Winter storm creates hurdles for travelers in the air and on the roads

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As snow, bitter cold and strong winds descend upon the Midwest, travelers in Minnesota are trying to beat the worst of the winter storm to reach their Christmas holiday destinations.

More than 100 million Americans, traveling by road and air, could be affected by the stormy weather.

As of 10 p.m. Wednesday night, Minneapolis-St. Paul International Airport reported 31 cancellations and another 47 delays.

Jeff Lea, a spokesperson for the Metropolitan Airport Commission, also says there was a ground stop from about 6:40 PM until 8 PM.

He says the stop was prompted by a change in wind direction.

That means flights have to change landing paths and tarmac crews need to clean off runways.

Alexis Mann was one of the thousands of people trying to make their flights Wednesday morning. Her advice for those flocking to the airport?

“Do not check a bag. I missed my flight at 9:00 a.m. this morning because I tried to check a bag,” she said.

The airport was packed with people during the early morning hours as Minnesotans raced to the skies to beat the winter storm.

“Everybody has been scared of the blizzard, and everyone wants to run away to warm climates,” said Noel Khan, a Delta Air Lines employee.

While some are running away from the fresh powder, others are sprinting toward it.

“I’m headed to Utah to ski over winter break,” traveler Ethan Zhao said. “Oh, we love the snow in

During the afternoon hours, it was calm during the storm. Security line wait times were less than five minutes and flights were on schedule.

But some people driving to MSP are behind schedule.

“It was supposed to take an hour and 20 minutes, but it took two hours,” said Kirsten Brindley, who is picking up her son from the airport. “It’s all about the holidays and having family home and being able to spend time together.”

She made the drive to pick up her son, who hasn’t been home for Christmas in a few years.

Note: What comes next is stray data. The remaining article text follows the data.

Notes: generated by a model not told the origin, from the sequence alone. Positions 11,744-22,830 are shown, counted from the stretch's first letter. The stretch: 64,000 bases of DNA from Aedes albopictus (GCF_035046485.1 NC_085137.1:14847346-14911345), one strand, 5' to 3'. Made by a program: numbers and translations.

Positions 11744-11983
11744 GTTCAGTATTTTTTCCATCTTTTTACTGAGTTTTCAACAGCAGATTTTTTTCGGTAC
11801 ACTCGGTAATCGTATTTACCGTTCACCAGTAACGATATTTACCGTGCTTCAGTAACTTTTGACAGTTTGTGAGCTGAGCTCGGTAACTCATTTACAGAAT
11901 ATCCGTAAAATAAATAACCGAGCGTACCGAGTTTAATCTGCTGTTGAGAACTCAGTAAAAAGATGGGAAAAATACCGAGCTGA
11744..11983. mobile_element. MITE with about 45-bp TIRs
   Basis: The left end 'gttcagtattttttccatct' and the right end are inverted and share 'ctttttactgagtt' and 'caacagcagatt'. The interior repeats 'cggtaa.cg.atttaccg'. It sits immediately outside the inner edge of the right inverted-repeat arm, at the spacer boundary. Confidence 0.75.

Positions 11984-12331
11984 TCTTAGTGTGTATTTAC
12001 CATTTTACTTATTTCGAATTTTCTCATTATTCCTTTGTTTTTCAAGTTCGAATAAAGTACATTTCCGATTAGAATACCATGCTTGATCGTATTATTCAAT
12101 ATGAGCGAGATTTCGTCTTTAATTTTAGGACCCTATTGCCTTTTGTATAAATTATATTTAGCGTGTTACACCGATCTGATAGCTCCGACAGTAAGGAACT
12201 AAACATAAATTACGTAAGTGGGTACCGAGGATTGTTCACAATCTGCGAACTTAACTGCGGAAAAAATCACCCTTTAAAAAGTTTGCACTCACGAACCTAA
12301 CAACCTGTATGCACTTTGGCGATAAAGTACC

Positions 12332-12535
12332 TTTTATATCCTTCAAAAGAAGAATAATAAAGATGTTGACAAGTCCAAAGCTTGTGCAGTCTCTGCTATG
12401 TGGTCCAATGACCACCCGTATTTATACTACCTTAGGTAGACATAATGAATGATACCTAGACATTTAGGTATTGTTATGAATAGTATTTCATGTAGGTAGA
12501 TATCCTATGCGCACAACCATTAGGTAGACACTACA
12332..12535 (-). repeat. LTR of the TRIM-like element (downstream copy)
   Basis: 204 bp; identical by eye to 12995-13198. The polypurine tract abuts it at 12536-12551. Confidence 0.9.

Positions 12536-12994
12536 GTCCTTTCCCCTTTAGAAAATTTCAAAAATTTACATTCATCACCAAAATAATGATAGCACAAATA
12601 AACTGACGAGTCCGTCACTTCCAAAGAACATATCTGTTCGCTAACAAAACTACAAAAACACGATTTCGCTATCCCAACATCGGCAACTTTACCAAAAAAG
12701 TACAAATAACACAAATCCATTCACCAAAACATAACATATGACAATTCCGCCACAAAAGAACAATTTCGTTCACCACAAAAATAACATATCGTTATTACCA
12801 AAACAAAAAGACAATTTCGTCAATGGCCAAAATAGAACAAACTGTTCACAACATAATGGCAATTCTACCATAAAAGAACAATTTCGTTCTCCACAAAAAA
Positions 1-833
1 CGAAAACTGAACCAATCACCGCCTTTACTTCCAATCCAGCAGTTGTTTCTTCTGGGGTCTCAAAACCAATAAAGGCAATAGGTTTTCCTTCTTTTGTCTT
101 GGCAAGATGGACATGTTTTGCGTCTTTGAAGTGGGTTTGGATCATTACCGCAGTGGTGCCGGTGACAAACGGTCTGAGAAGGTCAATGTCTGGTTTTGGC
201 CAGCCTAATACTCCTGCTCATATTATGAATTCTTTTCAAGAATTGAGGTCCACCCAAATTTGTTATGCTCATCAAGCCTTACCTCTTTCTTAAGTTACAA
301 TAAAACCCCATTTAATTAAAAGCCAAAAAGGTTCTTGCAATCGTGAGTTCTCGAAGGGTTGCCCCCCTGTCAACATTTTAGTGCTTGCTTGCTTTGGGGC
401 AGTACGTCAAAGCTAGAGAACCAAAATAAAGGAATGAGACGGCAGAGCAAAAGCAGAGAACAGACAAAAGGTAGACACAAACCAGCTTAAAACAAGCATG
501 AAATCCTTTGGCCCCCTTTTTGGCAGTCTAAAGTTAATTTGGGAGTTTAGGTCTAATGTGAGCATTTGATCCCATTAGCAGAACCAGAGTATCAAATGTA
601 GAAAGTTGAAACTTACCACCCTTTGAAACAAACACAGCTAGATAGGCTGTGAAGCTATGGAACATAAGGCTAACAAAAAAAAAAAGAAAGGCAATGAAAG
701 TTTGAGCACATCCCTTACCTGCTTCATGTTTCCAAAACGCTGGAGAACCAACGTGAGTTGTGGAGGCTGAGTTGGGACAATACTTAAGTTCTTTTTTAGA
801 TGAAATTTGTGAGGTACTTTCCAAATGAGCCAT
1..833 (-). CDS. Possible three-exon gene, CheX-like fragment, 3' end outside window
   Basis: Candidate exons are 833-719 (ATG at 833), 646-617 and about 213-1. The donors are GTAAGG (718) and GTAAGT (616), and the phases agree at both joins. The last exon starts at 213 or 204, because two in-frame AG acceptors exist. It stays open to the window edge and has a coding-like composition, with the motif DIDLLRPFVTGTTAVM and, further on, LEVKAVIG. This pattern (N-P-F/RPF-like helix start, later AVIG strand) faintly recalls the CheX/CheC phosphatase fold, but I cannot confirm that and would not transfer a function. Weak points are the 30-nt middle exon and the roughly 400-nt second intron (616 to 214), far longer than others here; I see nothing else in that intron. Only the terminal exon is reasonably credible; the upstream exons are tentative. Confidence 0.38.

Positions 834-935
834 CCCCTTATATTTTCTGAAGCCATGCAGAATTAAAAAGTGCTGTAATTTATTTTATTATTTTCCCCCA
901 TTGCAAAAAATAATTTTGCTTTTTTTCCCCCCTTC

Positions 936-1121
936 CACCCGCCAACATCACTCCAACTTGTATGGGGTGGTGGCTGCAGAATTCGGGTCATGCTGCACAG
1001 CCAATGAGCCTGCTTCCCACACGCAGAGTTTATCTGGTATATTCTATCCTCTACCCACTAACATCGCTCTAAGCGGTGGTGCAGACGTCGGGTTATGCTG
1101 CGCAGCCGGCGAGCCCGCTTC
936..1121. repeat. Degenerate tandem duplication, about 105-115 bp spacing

“I like to come home for Christmas. It’s nice to be back with family,” Taylor Brindley, Kirsten’s son, said.

For some Minnesotans, a warm hug can do wonders on a cold day.

“Oh it’s great,” said Keith Dauschmidt, who was picking up his mom from the airport. “We’re going to see the grandkids and the great grandkids, too.”

On the roads, blowing snow Thursday and Friday is expected to make travel extremely difficult or even life-threatening. Some drivers we spoke to Wednesday have decided to change their plans.

“So I was going to plan on leaving tomorrow night, and then I saw the weather and I was like I need to leave earlier,” Vanessa Martin said. “So I’m either going to leave late tonight or early tomorrow morning instead.”

But others say they’ve stayed the course and are prepared to face the weather head on.

“I’m not too worried though, cause I’m from North Dakota, so driving in this weather isn’t really anything different for me,” Sidney Kubela said. “So I’m excited to go home, but I’m not too worried about the weather, actually.”

But whether they change their travel plans or not, winter preparedness remains top of mind.

“I always keep two blankets in my car, hat, gloves, and extra coat, and that kind of stuff, and then no matter where I’m going I always make sure my tank is full,” Kubela said. “It’s really easy to get stranded on the roads, if there’s ice especially.”

Stay tuned to Minnesota’s Weather Authority as we continue to follow this winter storm.